The state of California is a unique bird, particularly when it comes to transportation planning. A massive space populated with a mixture of booming metropolises, sprawling suburbs, and sparse rural areas, the Golden State's dire financial straits of late have made solving its intense congestion, connectivity and public health challenges all the more difficult, and important.
The good news is that Governor Jerry Brown's administration is conscious that active transportation infrastructure - trails, sidewalks, bike paths and pedestrian connections - can play an enormous role in improving California's transportation system, not to mention the health and wellbeing of its residents.
Enter RTC. Over the past few months, the director of our Western Region office, Laura Cohen, has been working as part of a powerful Caltrans working group of transportation experts tasked by Gov. Brown to make recommendations on how California should invest its funding from the new federal transportation bill, MAP-21. An important part of that discussion is how to make biking and walking a better option, to take some pressure off the state's overloaded roadways.
"One of the key issues for the governor and the legislature is how we can use the flexibility in MAP-21 to steer our transportation investments to achieve some major California policy priorities, like reducing greenhouse gas emissions, improving public health and reducing traffic congestion," Cohen says. "Creating bikeable, walkable communities, and improving safety for bicyclists and pedestrians, will help us get there. In our state, 27 percent of all traffic fatalities are pedestrians and bicyclists - nearly twice the national average - and we need to address that. The new bill gives us a new landscape, and everyone is still trying to map out the best way forward."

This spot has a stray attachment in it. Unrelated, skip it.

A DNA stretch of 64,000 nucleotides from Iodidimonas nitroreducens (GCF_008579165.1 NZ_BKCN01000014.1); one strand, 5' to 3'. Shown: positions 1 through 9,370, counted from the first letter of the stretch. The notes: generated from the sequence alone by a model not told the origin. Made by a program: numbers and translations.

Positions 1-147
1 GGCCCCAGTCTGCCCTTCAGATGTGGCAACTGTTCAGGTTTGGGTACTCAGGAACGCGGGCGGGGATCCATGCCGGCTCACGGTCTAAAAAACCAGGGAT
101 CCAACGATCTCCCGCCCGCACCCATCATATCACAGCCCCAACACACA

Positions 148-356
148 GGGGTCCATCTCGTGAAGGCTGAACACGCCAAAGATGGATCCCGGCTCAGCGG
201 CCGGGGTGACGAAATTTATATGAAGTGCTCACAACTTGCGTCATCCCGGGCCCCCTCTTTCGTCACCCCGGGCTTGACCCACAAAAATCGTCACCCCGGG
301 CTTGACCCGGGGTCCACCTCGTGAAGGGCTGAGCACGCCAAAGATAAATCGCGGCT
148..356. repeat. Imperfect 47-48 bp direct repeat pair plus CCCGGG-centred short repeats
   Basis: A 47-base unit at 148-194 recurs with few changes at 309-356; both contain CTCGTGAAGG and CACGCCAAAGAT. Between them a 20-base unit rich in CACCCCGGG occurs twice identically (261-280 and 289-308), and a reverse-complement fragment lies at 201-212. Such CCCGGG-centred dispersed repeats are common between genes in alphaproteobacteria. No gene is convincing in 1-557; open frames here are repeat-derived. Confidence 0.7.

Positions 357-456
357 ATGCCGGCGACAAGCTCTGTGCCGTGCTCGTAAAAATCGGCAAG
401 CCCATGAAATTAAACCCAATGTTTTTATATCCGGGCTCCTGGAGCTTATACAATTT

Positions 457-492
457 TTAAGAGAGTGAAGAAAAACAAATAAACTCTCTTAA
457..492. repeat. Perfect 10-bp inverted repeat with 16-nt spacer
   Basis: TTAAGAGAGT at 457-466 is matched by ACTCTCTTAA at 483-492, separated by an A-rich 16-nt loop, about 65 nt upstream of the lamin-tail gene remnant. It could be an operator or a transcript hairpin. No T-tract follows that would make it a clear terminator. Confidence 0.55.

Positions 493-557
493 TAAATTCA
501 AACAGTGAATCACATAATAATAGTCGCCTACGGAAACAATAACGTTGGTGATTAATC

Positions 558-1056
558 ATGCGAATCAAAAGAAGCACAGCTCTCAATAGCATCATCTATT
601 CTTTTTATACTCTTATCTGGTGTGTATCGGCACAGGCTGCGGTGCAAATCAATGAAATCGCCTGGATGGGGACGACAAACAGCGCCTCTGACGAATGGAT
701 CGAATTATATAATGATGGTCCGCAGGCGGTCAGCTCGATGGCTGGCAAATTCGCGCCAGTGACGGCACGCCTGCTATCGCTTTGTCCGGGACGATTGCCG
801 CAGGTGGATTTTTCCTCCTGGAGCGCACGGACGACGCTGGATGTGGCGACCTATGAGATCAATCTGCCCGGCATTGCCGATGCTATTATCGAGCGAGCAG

Cohen says that while it is exciting to see the state government seek the advice of groups like RTC, Safe Routes to School National Partnership and the California Bicycle Coalition, it is also a nervous time for active transportation advocates.
"The Business, Transportation and Housing Agency has floated the idea of taking all the federal funds and the state level programs for biking, walking and trails and rolling them all into one account - an Active Transportation Account," Cohen says. "We expect this proposal will be included in the Governor's budget proposal, due out January 10. This could be a great opportunity to both increase efficiency and expand funding for active transportation investment from new sources like cap and trade auction revenue, so we are happy to be working with the administration on this proposal. But there is also real uncertainty with this. Will the state commit to maintaining and growing the state funded programs? Will the project selection process be transparent, inclusive and equitable? Making sure the state doesn't dilute these already thin funding sources is one of the challenges our coalition faces."
One of the strongest arguments for more investment in trails, biking and walking is the real-world success of existing trails networks in California. RTC played a prominent role in recently developed, and still expanding, trails systems in the San Francisco Bay region (above left), the San Gabriel Valley, San Diego and Santa Cruz, in addition to the enormous success of Nonmotorized Transportation Pilot Program investments in Marin County (top). These projects have boosted enthusiasm for more of the same, and demonstrated to planners and law makers, as well as local residents and businesspeople, the benefits of better options for biking and walking.
RTC and the coalition of active transportation advocates is due to send their recommendation to the state legislature later this month. How lawmakers respond represents a critical moment. At stake is many millions of dollars of investment in California's active transportation infrastructure, and potentially a path toward a healthier, more equitable, and more sustainable transportation system.